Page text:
BROOKLYN, Ohio — The superintendent for Brooklyn City Schools says the district is short on cash, which could lead to more cutbacks that may soon impact hundreds of students.
“Our budget is only a $17 million budget,” Superintendent Mark Gleichauf said. “Over the last 10 years alone we’ve lost $9.6 million just in tangible personal property tax.”
Gleichauf says the he has already made cuts that impact teacher staffing, school supplies and student transportation.
But it may soon impact student programs.
“We need a level playing field,” he said.
State funding for Brooklyn schools is limited and it’s been that way for a while, according to Gleichauf. He says the state provides the district with $941 per student. Meanwhile, non-public and private schools receive nearly $1,400 per student. The problem is Brooklyn is being lumped in with a group of wealthy districts across the county and state.
But perception doesn’t seem to be reality.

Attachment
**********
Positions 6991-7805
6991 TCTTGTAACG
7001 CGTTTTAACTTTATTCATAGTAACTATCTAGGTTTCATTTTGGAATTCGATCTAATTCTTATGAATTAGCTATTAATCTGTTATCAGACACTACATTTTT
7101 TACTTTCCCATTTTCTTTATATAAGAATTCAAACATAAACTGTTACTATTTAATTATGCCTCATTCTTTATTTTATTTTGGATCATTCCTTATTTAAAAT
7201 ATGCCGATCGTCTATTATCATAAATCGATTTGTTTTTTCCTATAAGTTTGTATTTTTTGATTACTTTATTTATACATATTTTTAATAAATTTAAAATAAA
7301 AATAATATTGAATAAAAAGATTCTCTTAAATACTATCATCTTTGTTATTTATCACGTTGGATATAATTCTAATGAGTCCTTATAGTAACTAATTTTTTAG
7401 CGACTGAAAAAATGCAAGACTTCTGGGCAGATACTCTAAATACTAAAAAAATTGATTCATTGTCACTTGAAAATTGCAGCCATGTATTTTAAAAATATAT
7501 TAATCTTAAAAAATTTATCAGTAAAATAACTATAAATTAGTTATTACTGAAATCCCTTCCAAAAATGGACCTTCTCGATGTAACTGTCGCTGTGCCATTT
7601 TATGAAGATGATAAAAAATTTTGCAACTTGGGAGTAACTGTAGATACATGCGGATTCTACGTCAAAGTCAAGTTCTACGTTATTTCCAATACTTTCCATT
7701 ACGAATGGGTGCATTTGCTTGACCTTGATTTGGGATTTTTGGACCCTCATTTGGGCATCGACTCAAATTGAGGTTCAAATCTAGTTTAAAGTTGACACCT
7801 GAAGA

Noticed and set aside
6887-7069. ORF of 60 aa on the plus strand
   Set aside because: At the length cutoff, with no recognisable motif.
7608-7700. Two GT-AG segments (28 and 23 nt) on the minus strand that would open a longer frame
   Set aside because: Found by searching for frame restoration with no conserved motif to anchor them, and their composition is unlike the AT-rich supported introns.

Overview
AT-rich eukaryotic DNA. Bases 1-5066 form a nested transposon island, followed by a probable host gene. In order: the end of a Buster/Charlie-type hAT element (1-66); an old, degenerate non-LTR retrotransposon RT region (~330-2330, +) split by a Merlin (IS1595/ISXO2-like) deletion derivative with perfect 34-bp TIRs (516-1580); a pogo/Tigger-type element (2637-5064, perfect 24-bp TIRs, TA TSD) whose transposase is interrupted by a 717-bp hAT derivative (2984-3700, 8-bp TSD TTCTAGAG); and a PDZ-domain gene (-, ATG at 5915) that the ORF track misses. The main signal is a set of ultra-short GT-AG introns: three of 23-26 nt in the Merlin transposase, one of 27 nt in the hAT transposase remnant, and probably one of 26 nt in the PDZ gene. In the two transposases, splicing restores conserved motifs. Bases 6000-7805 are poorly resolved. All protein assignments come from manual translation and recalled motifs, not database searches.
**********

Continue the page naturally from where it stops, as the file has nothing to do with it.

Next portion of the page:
"Brooklyn is definitely not a rich district,” said resident Ken Lorring. “We are a city that is this big compared to other cities that are probably three, four and five times our size and probably brings in much more tax revenue.”
Lorring says he lost count of the number of school levies that have been up for a vote over the years, but they’re hard to ignore as each one could possibly raise property taxes.
“There’s a point where I would probably say hey we’ve got to do something different with budgets and money if were always constantly having to lean on the taxpayers of the city for money.”
Mayor Katie Gallagher agrees.
“[Residents] just can’t afford it,” she said. “They’re doing the best they can to scale back as much as they can but how much are you going to ask them to do.”
State representative Bride Sweeney is currently working on a solution.
“I think that what happens in Brooklyn is a great example of how unfair the system is,” Sweeney said.
Sweeney says Brooklyn is one of 30 underfunded districts in the state. In hopes of changing that, Sweeney introduced HB 504, which could bring a half million dollars to Brooklyn schools.
“This is a small fix and it’s not going to solve the solution. We overall need to be working on a fair funding formula.”
Sweeney says legislators are also looking at ways to bridge the funding gap for districts statewide through the Cupp-Patterson Report.
In the meantime, Gleichauf plans to keep crunching numbers and making cuts.